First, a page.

A New Multiphysics Method for Simultaneous Assessment of Hydrocarbon Saturation, Directional Permeability, and Saturation-Dependent Capillary Pressure
- Artur Posenato Garcia (The University of Texas at Austin) | Zoya Heidari (The University of Texas at Austin)
- Document ID
- Society of Petroleum Engineers
- SPE Europec featured at 81st EAGE Conference and Exhibition, 3-6 June, London, England, UK
- Publication Date
- Document Type
- Conference Paper
- 2019. Society of Petroleum Engineers
- 1.6.9 Coring, Fishing, 5.6.1 Open hole/cased hole log analysis, 5 Reservoir Desciption & Dynamics, 5.6 Formation Evaluation & Management, 1.6 Drilling Operations, 5.1 Reservoir Characterisation, 5.1 Reservoir Characterisation
- Nuclear Magnetic Resonance, Directional Permeability, Hydrocarbon Reserves, multi-frequency electric measurements, Capillary Pressure
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- 156 since 2007
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Cost-effective exploitation of heterogeneous/anisotropic reservoirs (e.g., carbonate formations) reckons on accurate description of pore structure, dynamic petrophysical properties (e.g., directional permeability, saturation-dependent capillary pressure), and fluid distribution. However, techniques for reliable quantification of permeability and hydrocarbon saturation still rely on model calibration using core measurements. Furthermore, assessment of saturation-dependent capillary pressure has been limited to experimental measurements, such as mercury injection capillary pressure (MICP). The objectives of this paper include (a) developing a new multiphysics workflow to simultaneously quantify rock fabric features (e.g., porosity, tortuosity, and effective throat size) and hydrocarbon saturation from integrated interpretation of nuclear magnetic resonance (NMR) and electric measurements, (b) introducing rock physics models that incorporate the quantified rock fabric and partial water/hydrocarbon saturation for assessment of directional permeability and saturation-dependent capillary pressure, and (c) validating the reliability of the new workflow in pore- and core-scale domains.
To achieve these objectives, we introduce a new multiphysics workflow integrating NMR and electric measurements, honoring rock fabric, and minimizing calibration efforts. We estimate water saturation from the interpretation of dielectric measurements. Next, we develop a fluid substitution algorithm to estimate the T2 distribution corresponding to fully water-saturated rocks from the interpretation of NMR measurements. We use the estimated T2-distribution for assessment of porosity, pore-size distribution, and effective pore-body size. Then, we develop a new physically meaningful resistivity model and apply it to obtain the constriction factor and, consequently, throat-size distribution from interpretation of resistivity measurements. Finally, throat-size distribution, porosity, and tortuosity are used to calculate directional permeability and saturation-dependent capillary pressure. We test the reliability of the new multiphysics workflow in core- and pore-scale domains on rock samples at different water saturation levels.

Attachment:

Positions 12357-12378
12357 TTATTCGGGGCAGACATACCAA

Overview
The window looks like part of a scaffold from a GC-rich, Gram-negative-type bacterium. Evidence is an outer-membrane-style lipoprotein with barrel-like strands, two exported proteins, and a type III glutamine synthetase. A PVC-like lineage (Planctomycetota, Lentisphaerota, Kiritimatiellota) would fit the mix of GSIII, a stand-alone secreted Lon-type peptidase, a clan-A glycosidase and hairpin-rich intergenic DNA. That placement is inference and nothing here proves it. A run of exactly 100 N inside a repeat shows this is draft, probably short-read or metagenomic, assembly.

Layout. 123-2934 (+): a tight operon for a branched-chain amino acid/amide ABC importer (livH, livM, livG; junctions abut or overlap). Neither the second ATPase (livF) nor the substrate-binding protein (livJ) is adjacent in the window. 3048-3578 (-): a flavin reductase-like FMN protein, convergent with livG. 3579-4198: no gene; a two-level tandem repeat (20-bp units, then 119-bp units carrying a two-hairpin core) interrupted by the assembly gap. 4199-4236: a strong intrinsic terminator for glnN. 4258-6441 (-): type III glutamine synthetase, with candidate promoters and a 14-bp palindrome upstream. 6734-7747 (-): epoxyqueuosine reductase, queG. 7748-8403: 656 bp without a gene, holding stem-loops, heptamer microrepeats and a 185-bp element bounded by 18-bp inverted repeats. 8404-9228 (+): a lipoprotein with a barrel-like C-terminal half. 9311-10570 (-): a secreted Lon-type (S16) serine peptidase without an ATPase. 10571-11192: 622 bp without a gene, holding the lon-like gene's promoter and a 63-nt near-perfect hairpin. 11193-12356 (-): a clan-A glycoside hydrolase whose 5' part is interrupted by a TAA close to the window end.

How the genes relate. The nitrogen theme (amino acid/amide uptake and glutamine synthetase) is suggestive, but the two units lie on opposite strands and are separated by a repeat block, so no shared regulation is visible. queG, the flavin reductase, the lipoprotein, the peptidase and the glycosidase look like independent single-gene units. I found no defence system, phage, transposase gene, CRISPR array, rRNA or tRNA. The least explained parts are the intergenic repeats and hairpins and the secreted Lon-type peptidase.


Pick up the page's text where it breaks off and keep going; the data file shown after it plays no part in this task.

The introduced multiphysics workflow provides accurate description of the pore structure and fluid distribution in partially water-saturated formations with complex pore structure. Moreover, this new method enables real-time well-log-based assessment of saturation-dependent capillary pressure and directional permeability (in presence of directional electrical measurements) in reservoir conditions, which was not possible before. Quantification of capillary pressure has been limited to measurements in laboratory conditions, where the differences in stress field reduce the accuracy of the estimates. We verified that the estimates of permeability, saturation-dependent capillary pressure, and throat-size distribution obtained from the application of the new workflow agreed with those experimentally determined from core samples. Finally, since the new workflow relies on fundamental rock physics principles, hydrocarbon saturation, permeability, and saturation-dependent capillary pressure can be estimated from well-logs with minimum calibration efforts, which is another unique contribution of this work.
|File Size||1 MB||Number of Pages||26|
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